They hopped upon a train heading south. Arriving in Uzbekistan, they were greeted by the Polish army, who took compassion on them and gave them a hut made out of straw and clay. Walter worked on his hands and knees picking cotton in the fields. The only food they could scrounge up was a rice porridge. Desperate for meat, his mother killed a stray, mangy dog. A few days after that meal, the whole family, save the eldest boy, fell ill with typhoid. Walter witnessed the death of his 2-year-old brother, Bronus, and his 4-year-old sister, Irenka.

After recovering, the remaining members of the family met a Polish officer who recognized their name. "Gurgul? I was in the army with your father in 1939!" He led Bolek, the eldest son, and Walter to the platoons where there were more than 70 young Polish boys. By the end of February 1942, the Polish military announced that they needed to send the young boys abroad.

"We were leaving the East forever," Fr. Gurgul said. "We left behind all misery and hardship. A new chapter of life had begun."

Due to the British Protection Act, Polish survivors could be sent to British colonies. His mother and the youngest children were sent to Kenya, while his eldest brother was sent to Egypt and Walter was sent to Palestine. There he attended grammar school in Nazareth and a Salesian high school in Jerusalem.

In 1947, the British Protection Act expired, and Walter was sent to England where he was reunited with his mother and siblings. He continued his seminary studies, desiring to become a Salesian priest.

One day in 1950, while visiting his mother, he ran into a Polish chaplain who said to him, "Oh, Walter, you're not going to be a Salesian priest, you are going to be a 'Polish' priest."

Meanwhile, Fr. Joseph Jarzebowski, MIC (the Marian who brought the Divine Mercy devotion to America), and a handful of other Marians had just arrived in England and established a novitiate in Hereford. Walter was accepted into the Congregation, arriving on Jan. 19, 1953. He was ordained in Rome on July 4, 1960.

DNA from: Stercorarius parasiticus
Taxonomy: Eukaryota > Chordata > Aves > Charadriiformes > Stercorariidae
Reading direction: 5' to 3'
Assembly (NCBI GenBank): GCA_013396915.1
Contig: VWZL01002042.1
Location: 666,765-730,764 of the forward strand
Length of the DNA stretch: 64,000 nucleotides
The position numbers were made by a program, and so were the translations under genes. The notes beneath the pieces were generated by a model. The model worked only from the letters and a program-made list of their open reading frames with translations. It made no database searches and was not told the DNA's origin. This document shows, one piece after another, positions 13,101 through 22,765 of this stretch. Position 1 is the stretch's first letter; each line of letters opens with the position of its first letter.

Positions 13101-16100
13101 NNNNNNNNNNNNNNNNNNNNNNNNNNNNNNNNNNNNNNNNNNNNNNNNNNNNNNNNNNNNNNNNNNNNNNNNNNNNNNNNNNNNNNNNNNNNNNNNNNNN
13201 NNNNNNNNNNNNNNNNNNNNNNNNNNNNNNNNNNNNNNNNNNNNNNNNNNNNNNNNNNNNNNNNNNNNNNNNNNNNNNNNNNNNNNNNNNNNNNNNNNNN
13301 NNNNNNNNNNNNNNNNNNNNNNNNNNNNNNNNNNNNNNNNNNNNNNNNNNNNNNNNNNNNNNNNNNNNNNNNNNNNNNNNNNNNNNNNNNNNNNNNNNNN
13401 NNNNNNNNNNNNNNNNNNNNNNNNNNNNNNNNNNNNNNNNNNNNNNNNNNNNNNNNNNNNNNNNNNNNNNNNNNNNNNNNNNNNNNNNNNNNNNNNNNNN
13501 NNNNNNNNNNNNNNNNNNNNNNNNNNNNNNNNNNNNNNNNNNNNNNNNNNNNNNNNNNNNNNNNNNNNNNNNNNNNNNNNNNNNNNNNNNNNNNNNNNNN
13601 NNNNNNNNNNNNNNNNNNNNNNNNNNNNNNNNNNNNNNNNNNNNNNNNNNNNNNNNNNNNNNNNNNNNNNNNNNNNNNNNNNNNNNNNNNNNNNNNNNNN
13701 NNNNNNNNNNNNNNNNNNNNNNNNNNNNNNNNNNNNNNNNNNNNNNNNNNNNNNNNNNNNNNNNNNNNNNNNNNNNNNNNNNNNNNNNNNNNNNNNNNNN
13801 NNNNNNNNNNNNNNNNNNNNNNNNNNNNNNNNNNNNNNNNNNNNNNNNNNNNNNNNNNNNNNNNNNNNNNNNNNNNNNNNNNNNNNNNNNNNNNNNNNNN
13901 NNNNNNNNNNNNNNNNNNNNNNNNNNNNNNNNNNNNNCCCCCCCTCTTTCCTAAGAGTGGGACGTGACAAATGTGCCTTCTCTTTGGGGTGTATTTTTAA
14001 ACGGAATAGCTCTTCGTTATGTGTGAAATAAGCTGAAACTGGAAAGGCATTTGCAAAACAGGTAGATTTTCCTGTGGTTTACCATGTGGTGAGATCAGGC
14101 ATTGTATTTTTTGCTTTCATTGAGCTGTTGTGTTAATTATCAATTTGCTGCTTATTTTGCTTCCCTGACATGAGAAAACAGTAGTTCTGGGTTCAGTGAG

His assignments included teaching and serving as headmaster for the Marians' school in Hereford until its closing in 1986.

Father Gurgul came to the United States in 1997 and has spent the past 20 years serving at the National Shrine and in other Marian ministries. His health now in decline, he spends his days hearing Confessions, joyfully dispensing God's mercy to those who ask for it — and writing his memoirs.

Father Gurgul says, "My advice to all who will listen: One, make your last words of the day an Act of Contrition for anything you might have done to offend God. Two, stay in touch with Our Lady. She brings us to Jesus. Three, always carry a Rosary, wear a scapular, or have a prayercard with you."

Donate now or visit marian.org/urgent for more information.

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Judy - Jun 28, 2018

What a great cause. I do have a suggestion though that might help your financial situation. The salesian sisters offer a program called adopt a sister. People make a donation to their organization and our assigned one of their sisters to pray for them. It is a yearly donation. But it benefits all. The Salesian sisters as well as the donor. Perhaps your organization can have your fryers be adopted by the donors. They can offer their prayers for them